New Orleans — Nothing gladdens a publisher’s heart more than hearing readers say they still like to buy books—and printed books at that. At the Association of American University Presses’ annual meeting, which wrapped up here this week, a panel of scholars talked about how much of their work was still print-based even as chatter at the conference focused on e-books, metadata, and new ideas about how to make it easier to publish monographs digitally.
The panel included associate and assistant professors as well as graduate students in the humanities and social sciences. They work with PDFs and e-books but made it clear they are still attached to the hold-it-in-your-hand, mark-it-up-with-a-pencil reading experience.
“I am a person who needs to write in books,” said Baird Campbell, a graduate student in Latin American studies at Rice University. Ditto with articles: “I do prefer to have a physical copy to write on.” His fellow panelists agreed that, for them and their students, printing out a hard copy of a PDF is often more appealing than trying to work with a digital copy.
Christopher Schaberg, an associate professor of English at Loyola University New Orleans, said he appreciates well-done print books more now than before the rise of e-books. Mr. Schaberg is not averse to e-publishing; he is a co-editor of the Object Lessons book and essay series, which appears in both print and digital formats. But he pointed out that e-texts aren’t necessarily more efficient for teaching purposes; he recalled a class in which everybody had an iPad but it took much time to get all the students on the same page, so to speak.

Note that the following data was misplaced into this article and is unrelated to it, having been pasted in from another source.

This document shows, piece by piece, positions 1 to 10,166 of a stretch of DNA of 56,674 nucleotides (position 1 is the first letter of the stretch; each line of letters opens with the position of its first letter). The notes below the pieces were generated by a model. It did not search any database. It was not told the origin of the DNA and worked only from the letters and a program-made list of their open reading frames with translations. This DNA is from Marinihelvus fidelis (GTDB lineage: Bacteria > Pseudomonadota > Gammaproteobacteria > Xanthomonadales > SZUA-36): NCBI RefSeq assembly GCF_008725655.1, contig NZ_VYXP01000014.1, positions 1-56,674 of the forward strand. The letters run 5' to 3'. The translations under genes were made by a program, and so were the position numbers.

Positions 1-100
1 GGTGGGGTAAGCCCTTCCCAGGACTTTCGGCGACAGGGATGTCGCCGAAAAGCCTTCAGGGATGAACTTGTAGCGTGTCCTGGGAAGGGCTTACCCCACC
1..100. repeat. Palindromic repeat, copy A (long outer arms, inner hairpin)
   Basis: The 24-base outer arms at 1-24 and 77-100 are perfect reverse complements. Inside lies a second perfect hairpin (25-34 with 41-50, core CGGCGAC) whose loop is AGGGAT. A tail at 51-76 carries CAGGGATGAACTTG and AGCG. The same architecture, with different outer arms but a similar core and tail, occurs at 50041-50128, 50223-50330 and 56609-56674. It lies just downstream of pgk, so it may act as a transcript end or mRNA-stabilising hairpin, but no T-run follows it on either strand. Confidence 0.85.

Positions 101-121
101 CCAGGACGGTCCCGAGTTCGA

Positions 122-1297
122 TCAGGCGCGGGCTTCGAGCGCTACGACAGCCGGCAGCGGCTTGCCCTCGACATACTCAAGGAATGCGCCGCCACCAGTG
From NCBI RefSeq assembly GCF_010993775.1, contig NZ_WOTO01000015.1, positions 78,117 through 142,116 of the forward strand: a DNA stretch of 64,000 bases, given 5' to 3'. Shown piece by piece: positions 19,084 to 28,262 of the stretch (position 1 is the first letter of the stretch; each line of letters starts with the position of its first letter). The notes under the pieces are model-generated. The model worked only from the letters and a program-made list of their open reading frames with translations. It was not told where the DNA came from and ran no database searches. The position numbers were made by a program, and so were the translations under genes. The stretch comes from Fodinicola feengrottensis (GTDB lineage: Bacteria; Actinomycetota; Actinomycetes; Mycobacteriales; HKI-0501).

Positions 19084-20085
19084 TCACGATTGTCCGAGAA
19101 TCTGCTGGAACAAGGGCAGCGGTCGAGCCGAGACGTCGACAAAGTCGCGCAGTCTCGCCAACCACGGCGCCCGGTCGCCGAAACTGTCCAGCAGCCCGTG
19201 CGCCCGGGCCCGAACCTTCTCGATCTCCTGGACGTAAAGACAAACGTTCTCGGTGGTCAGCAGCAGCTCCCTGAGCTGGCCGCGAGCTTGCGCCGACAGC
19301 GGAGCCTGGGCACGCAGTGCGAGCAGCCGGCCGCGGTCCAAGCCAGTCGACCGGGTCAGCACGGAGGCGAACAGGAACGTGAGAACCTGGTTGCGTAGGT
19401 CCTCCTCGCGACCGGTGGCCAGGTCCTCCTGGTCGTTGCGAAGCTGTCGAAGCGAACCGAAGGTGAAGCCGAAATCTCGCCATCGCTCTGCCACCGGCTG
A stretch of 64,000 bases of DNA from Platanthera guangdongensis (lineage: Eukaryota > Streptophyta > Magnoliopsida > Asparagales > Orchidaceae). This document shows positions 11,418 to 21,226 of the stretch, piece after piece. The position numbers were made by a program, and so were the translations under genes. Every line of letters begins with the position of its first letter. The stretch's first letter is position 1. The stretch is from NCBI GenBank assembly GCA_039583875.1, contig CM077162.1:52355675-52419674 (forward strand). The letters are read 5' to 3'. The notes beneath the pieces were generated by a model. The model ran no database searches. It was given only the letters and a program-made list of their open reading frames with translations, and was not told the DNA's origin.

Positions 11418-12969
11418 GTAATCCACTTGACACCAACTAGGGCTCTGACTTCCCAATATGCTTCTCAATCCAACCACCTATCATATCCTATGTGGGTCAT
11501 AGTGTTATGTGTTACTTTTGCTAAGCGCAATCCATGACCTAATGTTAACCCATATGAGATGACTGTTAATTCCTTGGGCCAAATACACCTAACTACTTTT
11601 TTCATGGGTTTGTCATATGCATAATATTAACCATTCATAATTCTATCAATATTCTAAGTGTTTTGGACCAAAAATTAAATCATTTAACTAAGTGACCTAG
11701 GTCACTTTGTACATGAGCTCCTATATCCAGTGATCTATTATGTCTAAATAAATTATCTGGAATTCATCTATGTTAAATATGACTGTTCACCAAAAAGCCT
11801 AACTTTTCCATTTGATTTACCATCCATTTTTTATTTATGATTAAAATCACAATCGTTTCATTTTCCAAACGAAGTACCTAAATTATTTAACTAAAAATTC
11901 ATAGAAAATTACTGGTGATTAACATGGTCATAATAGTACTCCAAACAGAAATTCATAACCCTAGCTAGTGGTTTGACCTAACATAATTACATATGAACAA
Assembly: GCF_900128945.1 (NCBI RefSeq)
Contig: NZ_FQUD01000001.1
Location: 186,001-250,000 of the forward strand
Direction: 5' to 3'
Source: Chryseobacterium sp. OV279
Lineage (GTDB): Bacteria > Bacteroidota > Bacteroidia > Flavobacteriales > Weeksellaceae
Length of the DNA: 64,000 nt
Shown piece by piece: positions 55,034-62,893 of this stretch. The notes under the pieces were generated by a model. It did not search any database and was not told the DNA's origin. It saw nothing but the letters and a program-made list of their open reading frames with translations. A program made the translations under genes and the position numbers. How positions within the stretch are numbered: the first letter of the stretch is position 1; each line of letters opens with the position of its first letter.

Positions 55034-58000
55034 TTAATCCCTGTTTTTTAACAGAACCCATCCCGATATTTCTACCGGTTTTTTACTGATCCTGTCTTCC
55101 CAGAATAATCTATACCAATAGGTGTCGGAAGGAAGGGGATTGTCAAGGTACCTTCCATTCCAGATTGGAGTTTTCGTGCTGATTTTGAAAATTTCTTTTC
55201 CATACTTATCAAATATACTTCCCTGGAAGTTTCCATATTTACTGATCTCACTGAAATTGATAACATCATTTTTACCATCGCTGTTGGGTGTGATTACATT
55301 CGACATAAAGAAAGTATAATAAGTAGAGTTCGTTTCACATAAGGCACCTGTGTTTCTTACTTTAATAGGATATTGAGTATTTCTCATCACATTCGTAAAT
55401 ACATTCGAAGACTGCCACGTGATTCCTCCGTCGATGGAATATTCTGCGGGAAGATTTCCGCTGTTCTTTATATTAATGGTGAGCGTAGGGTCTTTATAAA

Michele White, an associate professor of communications at Tulane University, talked about the travails of working with some digital books to which academic libraries buy (or rent) access—“things that acted like a bad book and then expired,” she said.
None of the panelists rejected e-books entirely. “I prefer to have a hard copy so I can write on it, but I’m trying to adapt,” said Sarah Fouts, a Ph.D. candidate in Latin American studies at Tulane.
Asked about the cost of open access—especially the so-called author-pays model, which puts the burden on the scholar to find a publishing subsidy—some panelists said they worried it would be too much for researchers in their fields.
They sounded less worried about whether publishing an open-access book would hurt their careers. Social media have already opened things up, Mr. Schaberg pointed out. “Twitter has had a leveling effect on the economy of prestige and reputation,” he said.
Ana Croegaert, an assistant professor of anthropology at the University of New Orleans, pointed out that a bad book can appear in any format, under any imprimatur. “If it comes from a good press and it’s crap, it’s crap,” she said. “Sorry.”